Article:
As expected, chicks without a sibling received more food during a feeding and were heavier than chicks with a sibling. Before eating, singleton chicks weighed an average of about 5.7 pounds and received about 1.2 pounds of food on average per feeding. For two-chick nests, the heavier and lighter chicks weighed an average of 5.1 pounds and 4.2 pounds, respectively. Yet both chicks received about 0.8 pounds of food on average per feeding.
Parents with two chicks managed this equal division despite the rushed choreography of mealtimes. The researchers found that feedings lasted just 21 minutes on average, during which the parent used its flippers to keep one chick to its left and one to its right — turning its head to feed one and then the other. Light and heavy chicks begged a similar number of times and each switched sides five or six times during the feeding, yet siblings did not act aggressively toward one other. The researchers observed that the parent directed more non-feeding behaviors to the lighter chick, such as opening its mouth but not regurgitating any food. Yet ultimately the lighter chick received the same amount of food as its sibling.
These findings shed light on when, where and how animals decide whether to treat their offspring equally or give preferential attention to one. For Magellanic penguins, factors affecting this behavior may be food supply, digestion and the time between feedings. In other penguin species, food supply impacts feeding behaviors. Adélie penguins, for example, have a relatively stable and abundant food supply because long daylight hours in Antarctic summers allow them to feed around the clock. Boersma and her colleague Lloyd Davis at the University of Otago in New Zealand found that Adélie parents run from their chicks, and the chick that follows its parent the longest is typically fed the most. For Magellanic penguins, food is less plentiful, and chicks typically wait three to five days between feedings. Each year, about 40 percent of chicks die at Punta Tombo due to starvation, and research by Boersma’s group indicates that a chick is most at risk of starvation when it is between 5 and 9 days old. Magellanic parents are prompted feed chicks as soon as they arrive at the nest because food that digests too long in their stomachs is less nutritious for chicks.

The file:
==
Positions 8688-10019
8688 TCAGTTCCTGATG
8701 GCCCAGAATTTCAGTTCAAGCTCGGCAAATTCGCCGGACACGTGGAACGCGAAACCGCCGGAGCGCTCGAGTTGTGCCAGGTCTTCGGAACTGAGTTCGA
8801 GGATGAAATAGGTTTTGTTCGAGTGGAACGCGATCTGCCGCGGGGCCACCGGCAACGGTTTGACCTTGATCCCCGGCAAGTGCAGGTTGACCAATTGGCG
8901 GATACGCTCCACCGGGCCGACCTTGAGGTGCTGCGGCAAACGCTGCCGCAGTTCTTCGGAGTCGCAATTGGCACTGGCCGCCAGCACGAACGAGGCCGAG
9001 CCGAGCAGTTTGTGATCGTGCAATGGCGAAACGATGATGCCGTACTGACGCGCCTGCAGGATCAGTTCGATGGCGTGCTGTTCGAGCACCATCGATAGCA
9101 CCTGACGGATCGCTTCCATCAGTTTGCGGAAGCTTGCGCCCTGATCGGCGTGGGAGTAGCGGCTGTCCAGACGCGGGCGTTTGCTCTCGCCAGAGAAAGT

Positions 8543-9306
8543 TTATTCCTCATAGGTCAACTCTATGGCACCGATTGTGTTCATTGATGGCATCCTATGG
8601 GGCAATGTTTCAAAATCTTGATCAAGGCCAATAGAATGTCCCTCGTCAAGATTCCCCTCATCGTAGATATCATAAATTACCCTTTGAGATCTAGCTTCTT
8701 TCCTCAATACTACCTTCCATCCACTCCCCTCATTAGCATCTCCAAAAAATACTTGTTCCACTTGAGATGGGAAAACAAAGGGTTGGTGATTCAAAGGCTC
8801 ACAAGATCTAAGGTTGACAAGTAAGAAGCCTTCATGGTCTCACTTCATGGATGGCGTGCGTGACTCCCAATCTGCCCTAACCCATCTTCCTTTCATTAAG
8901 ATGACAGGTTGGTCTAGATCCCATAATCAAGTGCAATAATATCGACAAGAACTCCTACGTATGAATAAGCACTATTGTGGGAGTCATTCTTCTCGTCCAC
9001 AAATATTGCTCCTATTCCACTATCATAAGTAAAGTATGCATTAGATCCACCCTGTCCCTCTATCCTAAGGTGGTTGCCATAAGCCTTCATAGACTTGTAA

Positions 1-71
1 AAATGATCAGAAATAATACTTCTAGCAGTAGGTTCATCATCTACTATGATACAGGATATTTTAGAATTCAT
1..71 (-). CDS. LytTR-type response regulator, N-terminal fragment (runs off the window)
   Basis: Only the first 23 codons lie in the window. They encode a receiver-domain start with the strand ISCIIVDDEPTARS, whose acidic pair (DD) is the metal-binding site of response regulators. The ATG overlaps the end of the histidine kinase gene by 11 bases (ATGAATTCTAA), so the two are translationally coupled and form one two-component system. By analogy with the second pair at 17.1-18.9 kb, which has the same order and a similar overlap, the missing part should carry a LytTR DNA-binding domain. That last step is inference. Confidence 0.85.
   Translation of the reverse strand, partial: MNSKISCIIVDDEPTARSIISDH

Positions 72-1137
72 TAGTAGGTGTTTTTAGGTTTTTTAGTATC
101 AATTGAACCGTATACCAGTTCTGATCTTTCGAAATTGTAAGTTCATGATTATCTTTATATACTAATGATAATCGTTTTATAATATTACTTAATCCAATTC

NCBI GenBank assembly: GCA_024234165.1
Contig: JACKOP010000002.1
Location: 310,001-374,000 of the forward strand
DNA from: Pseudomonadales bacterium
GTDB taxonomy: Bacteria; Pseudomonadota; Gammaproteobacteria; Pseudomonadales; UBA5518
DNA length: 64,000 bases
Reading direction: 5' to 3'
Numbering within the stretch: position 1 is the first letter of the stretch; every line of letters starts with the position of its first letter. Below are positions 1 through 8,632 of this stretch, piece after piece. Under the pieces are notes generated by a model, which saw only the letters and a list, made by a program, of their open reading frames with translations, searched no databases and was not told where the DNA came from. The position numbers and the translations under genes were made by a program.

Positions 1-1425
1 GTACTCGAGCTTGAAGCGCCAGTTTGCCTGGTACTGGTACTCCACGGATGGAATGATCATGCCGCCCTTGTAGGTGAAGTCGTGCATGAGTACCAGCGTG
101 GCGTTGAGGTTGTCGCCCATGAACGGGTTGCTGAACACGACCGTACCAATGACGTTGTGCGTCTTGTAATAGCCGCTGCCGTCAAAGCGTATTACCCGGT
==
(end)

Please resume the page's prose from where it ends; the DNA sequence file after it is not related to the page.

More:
These factors may pressure adults to feed chicks quickly and equally, Boersma said. In addition, chicks may avoid direct competition because that could delay the feeding, she added. The age of the chicks in this study — all at least 20 days old — may also help explain their findings.
“This behavior may have evolved because, once both chicks reach this age, it may be advantageous for the parents to try to raise both of their chicks to fledging — the stage at which chicks leave the nest — rather than preferentially giving one more resources than the other,” said Boersma.
If so, then equality on the part of Magellanic penguin parents is less of an egalitarian virtue and more an investment in survival of the next generation.